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1  
For computing the least divisor of just a single number, the first version is indeed more efficient - OK, so this is basically all I'm concerned with. I do understand that memoizing and other optimizations could make the second algorithm run faster in a computation such as sum $ map ldp [1..1000000], where previously computed results can be reused, but this context is not obvious when the authors write "By running the program primes2 against primes1 it is easy to check that primes2 is much faster". Anyway, I'm marking this answer as accepted. Thank you for helping. – Andy Prowl Feb 23 '14 at 17:36

haskell is unknown for me so without proper measurements of booth version I can only assume that the claims are right. In that case the reasons can be:

1.primes are precomputed in some array

  • then isprime? is not time expensive

2.primes are computed on the run (and memoizing)

  • from start will be the first version faster
  • but continuous use will make the second version faster (especially for bigger n)

3.primes are computed on the run (and not memoizing)

  • as DeadMG mentioned
  • compiler optimizations+CPU caching can sometimes feel like memoizing effect up to a point
  • in that case version 2 will be overall faster
  • but if you continue to use bigger and bigger n and small ones all the time
  • after reaching cache invalidation point it will slow down even more then version 1

4.this is just a guess

  • is it possible for your compiler to convert recursion
  • like single integer iteration through list or range
  • to loop ? (most recursions of this type can be converted to loop anyway)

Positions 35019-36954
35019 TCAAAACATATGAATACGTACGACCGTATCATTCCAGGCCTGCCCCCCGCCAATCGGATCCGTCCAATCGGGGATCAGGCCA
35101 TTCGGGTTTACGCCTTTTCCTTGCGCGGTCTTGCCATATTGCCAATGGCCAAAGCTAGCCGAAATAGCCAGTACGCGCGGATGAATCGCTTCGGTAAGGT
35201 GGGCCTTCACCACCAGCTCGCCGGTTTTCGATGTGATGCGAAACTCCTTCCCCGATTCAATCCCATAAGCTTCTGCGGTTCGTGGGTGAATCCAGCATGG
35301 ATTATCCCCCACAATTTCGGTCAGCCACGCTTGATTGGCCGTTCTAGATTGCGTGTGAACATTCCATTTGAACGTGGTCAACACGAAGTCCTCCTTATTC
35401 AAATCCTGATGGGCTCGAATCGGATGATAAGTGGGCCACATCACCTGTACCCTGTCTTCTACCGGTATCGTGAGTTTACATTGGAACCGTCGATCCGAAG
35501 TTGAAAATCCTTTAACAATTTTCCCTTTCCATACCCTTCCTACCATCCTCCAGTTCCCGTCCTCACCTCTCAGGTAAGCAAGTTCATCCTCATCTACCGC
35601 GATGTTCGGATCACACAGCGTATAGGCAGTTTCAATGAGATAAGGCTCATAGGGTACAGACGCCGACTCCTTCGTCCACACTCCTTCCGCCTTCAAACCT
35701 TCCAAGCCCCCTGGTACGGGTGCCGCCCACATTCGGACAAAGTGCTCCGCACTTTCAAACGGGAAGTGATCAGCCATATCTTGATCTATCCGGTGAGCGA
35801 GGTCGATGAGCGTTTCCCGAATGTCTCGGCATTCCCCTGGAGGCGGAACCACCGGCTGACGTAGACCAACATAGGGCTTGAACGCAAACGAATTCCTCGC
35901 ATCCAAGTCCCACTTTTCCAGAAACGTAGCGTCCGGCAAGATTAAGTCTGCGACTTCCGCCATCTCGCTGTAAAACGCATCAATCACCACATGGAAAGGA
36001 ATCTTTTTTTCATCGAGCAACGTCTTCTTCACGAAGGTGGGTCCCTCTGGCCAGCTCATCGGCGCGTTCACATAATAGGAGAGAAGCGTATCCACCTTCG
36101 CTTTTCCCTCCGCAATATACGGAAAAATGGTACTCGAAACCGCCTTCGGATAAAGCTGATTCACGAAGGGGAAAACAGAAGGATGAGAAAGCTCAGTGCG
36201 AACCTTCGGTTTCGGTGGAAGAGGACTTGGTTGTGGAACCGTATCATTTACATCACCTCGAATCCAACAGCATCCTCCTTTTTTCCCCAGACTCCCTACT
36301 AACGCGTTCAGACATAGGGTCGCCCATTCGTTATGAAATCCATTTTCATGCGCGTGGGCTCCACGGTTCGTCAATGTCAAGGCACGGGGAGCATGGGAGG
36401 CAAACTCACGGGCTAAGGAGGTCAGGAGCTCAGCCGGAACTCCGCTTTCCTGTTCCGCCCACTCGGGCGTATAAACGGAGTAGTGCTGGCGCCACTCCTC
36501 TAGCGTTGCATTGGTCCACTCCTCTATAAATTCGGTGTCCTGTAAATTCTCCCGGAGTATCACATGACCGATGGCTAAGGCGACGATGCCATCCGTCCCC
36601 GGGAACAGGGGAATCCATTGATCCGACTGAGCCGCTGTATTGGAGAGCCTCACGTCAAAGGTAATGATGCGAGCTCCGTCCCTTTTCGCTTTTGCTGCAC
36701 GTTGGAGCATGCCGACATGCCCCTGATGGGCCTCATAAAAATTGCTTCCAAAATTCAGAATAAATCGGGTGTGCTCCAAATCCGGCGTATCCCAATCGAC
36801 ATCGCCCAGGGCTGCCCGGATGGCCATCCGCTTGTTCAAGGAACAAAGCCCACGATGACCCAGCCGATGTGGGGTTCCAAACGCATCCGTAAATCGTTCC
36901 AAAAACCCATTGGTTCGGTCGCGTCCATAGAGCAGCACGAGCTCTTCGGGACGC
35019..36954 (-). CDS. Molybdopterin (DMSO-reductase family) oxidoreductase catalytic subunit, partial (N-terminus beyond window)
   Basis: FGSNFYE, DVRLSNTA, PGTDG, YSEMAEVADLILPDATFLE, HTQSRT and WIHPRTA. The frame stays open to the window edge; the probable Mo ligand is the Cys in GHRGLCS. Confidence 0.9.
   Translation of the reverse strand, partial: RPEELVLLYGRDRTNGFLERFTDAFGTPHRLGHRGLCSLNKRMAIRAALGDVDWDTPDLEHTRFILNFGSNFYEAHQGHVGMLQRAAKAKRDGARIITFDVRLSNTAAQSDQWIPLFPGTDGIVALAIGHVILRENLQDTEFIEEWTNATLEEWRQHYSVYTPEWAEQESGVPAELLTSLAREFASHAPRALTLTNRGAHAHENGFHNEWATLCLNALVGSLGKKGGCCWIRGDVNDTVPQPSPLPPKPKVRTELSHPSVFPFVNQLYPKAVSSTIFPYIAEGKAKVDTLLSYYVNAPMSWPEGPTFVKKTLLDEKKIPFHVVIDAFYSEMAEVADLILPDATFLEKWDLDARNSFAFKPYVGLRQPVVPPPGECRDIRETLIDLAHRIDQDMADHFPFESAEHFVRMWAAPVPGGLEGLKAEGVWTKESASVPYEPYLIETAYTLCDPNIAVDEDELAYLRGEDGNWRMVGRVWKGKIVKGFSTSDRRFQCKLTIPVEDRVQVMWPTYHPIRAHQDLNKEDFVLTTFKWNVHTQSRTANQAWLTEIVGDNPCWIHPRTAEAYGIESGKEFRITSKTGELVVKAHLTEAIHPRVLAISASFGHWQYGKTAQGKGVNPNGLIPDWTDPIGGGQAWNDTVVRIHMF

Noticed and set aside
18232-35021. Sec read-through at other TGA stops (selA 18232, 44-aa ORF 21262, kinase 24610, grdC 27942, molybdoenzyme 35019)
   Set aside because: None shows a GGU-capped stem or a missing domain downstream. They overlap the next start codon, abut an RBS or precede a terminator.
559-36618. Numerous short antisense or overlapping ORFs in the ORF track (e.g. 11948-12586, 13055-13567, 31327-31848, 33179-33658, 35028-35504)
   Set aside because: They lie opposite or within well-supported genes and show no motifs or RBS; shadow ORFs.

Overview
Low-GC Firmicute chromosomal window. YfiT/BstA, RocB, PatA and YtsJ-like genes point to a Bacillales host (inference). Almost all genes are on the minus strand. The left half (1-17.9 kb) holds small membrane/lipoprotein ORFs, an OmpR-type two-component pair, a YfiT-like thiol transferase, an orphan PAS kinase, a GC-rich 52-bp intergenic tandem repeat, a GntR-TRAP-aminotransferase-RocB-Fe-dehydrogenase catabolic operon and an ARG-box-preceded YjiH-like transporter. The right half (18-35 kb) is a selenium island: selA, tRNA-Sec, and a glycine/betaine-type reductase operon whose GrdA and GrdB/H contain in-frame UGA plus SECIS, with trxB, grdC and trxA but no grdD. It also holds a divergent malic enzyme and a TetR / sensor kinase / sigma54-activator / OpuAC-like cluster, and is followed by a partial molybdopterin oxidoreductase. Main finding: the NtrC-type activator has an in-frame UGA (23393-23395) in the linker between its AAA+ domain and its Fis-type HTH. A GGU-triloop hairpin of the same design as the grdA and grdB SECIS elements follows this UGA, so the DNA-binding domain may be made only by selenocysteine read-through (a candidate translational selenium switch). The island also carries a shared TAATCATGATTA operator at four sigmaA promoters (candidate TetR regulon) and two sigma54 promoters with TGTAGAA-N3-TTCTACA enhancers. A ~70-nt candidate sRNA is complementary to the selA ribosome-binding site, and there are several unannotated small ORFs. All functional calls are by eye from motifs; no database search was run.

• that could explain all ...
  • no recursion calls overhead
  • no heap trashing

[Note]

  • as I wrote above I am not haskell user so treat this answer accordingly
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Thank you for your answer. Regardless of what the reason is for the alleged difference in performance (I haven't done any proper benchmark either), I think the authors' explanation is misleading at best. They seam to imply that the advantage is obviously due to the more clever algorithm (you process a smaller list of primes rather than a longer list of all integers), but completely gloss over the fact that the list of primes is itself generated on-demand by filtering the list of all integers. [continues...] – Andy Prowl Feb 23 '14 at 17:11
    
[...follows] While I do understand that compiler magic or memoizing or even CPU caching could play a role, this is not obvious and the authors do not hint at any of those things. Sad face – Andy Prowl Feb 23 '14 at 17:11

As I understand this, the division operation isn't as expensive as you might think for the divisor of 2, this makes for half of allPrimes filtered out numbers to be checked for "shift right 1 bit" which is as simple as a computing operation can be, while the first algorithm will perform a relatively expensive true division by the whole of the number. Say if the possible divisor is 1956, it will be filtered out of allPrimes by executing the very first test at almost no cost (shift right will return zero - divisible by 2) while dividing a say 2^4253-1 by 1956 is already senseless, as it's not divisible by 2, and in case of really big numbers divisions take a lot of time, and at least half of them (or say 5/6, for divisors 2 and 3) are useless. Also allPrimes is a cached list, thus checking the next integer for a prime to be included in allPrimes uses only verified primes, so the primality test isn't extremely expensive even for the actual prime number. This combined gives the second method advantage.